Theory, O Theory

My ARP is titled “Managing Academic Integrity Within Post-Secondary Online Education”. To provide you with some context, my overarching research question is: What factors should be considered in order to create a post-secondary online environment with academic integrity?

There are three theoretical frameworks I am looking at further exploring: the Social Cognitive Theory, the Self-Efficacy Theory, and the Community of Inquiry Framework. Academic integrity is not a new concept for educators. However, with the rise of technology in post-secondary education, it is important to consider the impact technology is having on academic integrity. The ability to access information is easier and faster than ever, making this issue surrounding academic integrity more apparent.

The Social Cognitive Theory: Bandura’s Social Cognitive Theory (SCT) would be explored as the theoretical framework to understand students’ varying perceptions of and justification for cheating” (Burnett, Enyeart Smith, & Wessel, 2016).

The Self-Efficacy Theory: Bandura’s theory of Self-Efficacy is based on one’s own beliefs and their ability to succeed. This theory would be explored as a predictor of academic integrity (Baran & Jonason, 2020).

The Community of Inquiry Framework: The Community of Inquiry (CoI) Framework would be explored in order to understand the link between CoI, or the quality of course, and academic integrity (Garrison, 2013).

Questions Regarding Frameworks:

  • Are the SCT, Self-Efficacy theory, and CoI appropriate theories and frameworks in reference to my research question?
  • Do you see the opportunity to implement the use of other theories to aid in creating an online post-secondary environment with academic integrity?

Thank you for your time and I look forward to seeing your comments and feedback.


Baran, L., & Jonason, P. (2020, August 31). Academic dishonesty among university students: The roles of the psychopathy, motivation, and self-efficacy. Retrieved from

Burnett, A.J., Enyeart Smith, T.M. & Wessel, M.T. (2016). Use of the Social Cognitive Theory to Frame University Students’ Perceptions of Cheating. J Acad Ethics 14, 49–69.

Garrison, D. R. (2013). Theoretical foundations and epistemological insights of the community of inquiry. In Akyol, Z., & Garrison, D. R. (Eds.), Educational Communities of Inquiry: Theoretical Framework, Research and Practice (pp. 1-11). http://doi:10.4018/978-1-4666-2110-7.ch001

2 thoughts to “Theory, O Theory”

  1. Hi Leigha,
    The hot button around our virtual water cooler as of late has been academic integrity. Needless to say there are many opinions and few constructive solutions. At risk of sounding like a broken record I have been advocating for moving away from the traditional exam style of evaluation to alternative means of assessment like students demonstrating understanding and learning in a practical sense. In my past I’ve had students in my courses with various physical constraints around their personal mobility. This forced me to assess their learning and understanding using verbal storytelling and detailed expressions of methodologies.
    I think with an eye towards identifying factors that will lead to attaining academic integrity in a program, your identified TF would provide some key insight. Both CoI and SCT contain strong influences stemming from social components. You could examine the influence of this social community on integrity.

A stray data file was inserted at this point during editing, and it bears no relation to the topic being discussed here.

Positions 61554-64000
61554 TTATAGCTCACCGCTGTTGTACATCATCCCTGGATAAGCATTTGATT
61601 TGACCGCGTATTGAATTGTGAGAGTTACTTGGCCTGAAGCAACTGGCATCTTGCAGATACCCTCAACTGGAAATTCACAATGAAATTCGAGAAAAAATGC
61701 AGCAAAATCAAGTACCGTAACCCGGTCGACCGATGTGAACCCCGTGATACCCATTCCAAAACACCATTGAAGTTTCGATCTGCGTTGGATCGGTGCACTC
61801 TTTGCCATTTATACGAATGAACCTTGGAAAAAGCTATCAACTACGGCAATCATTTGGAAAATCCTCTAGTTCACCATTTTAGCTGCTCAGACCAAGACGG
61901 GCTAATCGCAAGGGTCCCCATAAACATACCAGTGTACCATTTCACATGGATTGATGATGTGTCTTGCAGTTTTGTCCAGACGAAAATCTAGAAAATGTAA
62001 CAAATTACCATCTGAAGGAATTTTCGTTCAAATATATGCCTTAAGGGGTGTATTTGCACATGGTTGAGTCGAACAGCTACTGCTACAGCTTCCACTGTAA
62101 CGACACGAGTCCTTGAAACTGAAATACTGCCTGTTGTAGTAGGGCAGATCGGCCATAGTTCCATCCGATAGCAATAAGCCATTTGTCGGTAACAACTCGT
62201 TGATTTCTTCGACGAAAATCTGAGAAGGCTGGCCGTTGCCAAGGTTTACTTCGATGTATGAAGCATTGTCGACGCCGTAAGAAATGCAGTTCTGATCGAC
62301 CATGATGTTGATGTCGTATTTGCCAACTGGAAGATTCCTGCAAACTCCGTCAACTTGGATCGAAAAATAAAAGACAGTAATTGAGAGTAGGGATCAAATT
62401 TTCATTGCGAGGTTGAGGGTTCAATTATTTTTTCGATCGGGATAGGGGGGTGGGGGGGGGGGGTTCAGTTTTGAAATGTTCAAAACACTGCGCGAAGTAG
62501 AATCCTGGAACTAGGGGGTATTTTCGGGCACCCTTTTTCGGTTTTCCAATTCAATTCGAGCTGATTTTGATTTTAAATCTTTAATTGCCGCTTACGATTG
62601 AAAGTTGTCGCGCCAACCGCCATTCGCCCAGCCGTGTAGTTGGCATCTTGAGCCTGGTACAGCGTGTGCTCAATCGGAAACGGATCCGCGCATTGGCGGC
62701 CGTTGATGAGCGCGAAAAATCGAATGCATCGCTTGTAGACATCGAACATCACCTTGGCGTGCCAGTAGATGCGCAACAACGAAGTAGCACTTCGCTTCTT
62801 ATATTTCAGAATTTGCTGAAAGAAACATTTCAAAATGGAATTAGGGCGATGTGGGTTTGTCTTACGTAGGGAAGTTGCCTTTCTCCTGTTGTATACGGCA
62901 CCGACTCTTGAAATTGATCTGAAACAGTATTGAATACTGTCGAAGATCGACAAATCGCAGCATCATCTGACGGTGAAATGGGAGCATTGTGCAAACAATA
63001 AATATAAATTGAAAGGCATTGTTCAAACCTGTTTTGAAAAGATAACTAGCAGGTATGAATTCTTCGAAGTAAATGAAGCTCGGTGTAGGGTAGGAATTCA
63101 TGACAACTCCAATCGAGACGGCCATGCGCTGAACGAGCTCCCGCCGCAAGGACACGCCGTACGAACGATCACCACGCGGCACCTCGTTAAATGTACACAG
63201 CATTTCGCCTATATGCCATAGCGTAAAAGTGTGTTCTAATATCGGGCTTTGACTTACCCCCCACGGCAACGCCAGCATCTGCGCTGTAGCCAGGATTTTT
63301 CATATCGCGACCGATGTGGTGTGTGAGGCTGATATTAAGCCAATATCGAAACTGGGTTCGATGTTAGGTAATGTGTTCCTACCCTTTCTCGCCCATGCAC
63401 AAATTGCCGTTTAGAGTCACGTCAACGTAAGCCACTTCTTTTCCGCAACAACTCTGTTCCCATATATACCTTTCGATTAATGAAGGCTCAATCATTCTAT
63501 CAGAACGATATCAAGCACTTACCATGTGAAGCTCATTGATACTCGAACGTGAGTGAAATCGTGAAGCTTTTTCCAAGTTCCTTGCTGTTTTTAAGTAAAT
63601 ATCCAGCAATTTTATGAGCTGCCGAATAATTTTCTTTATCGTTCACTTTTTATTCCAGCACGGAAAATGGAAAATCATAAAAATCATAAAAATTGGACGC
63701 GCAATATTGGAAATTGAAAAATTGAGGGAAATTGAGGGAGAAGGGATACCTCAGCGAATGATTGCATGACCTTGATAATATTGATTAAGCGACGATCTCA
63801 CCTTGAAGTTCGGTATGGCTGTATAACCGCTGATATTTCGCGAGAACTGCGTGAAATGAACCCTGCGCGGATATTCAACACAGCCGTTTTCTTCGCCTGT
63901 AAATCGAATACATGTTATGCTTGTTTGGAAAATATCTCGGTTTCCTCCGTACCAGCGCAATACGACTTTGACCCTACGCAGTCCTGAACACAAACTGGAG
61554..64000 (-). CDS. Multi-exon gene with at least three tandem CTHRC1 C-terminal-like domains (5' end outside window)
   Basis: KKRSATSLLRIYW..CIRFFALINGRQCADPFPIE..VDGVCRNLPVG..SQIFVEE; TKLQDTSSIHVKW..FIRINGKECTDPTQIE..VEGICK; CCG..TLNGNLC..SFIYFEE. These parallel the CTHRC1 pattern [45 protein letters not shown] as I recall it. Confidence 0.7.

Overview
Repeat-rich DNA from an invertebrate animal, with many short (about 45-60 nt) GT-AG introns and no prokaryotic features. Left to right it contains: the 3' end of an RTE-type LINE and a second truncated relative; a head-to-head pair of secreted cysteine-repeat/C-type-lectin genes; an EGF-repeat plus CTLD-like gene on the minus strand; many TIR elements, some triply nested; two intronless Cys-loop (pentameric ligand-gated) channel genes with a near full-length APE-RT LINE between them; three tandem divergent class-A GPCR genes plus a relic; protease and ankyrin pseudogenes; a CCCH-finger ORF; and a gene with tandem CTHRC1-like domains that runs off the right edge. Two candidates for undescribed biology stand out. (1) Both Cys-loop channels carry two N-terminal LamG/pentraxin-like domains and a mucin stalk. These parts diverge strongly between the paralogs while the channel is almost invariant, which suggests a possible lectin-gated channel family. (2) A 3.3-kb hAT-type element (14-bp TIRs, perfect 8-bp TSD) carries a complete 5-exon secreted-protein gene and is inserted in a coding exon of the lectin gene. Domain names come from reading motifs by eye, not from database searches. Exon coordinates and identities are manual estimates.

If this social connection was developed to encourage a sense of answering to your peers within the community this could offer some positive learning. Possibly it could be used as a lever to ensure honesty and integrity among the members. Or at least an examination of methodologies that could be used to create a sense of honor among the cohort.
    Self-efficacy will play a key role in this too as a person can justify many things to suit their personal agenda. Possibly a way to identify a pedagogically sound approach to encourage the development of a personal code of conduct among the community would be interesting too.
    I look forward to see where you take this.

  2. Great choices to explore Leigha. You will need to limit it ideally to just one. At the masters level we normally see one TF, sometimes two; at the PhD level we usually see two and sometimes three. So, I would encourage you to critically assess each of these not in terms of your research questions – remember that a TF is a background piece – it’s where your research then steps off from. If you are wanting to explore one of these more and understand it more, then that one (or two) shouldn’t be a TF for you. I think that since you are looking at online communities, perhaps the CoI might not be a TF, but rather might be part of your research – you may want to look at how a CoI might be used to help build that online community for example. None of the TFs should be ‘explored’ in your research — which ever you choose needs to be that stepping off point. For example, if you were to use Bandura’s theory of self-efficacy then you would be acknowledging that this is ‘real and valid’ – you would describe it, and your research would step off from there – you wouldn’t really be exploring it as predictor of academic integrity, but you might acknowledge that from that background piece that this is a predictor and, given that, your research then looks at ….. (however that connects)

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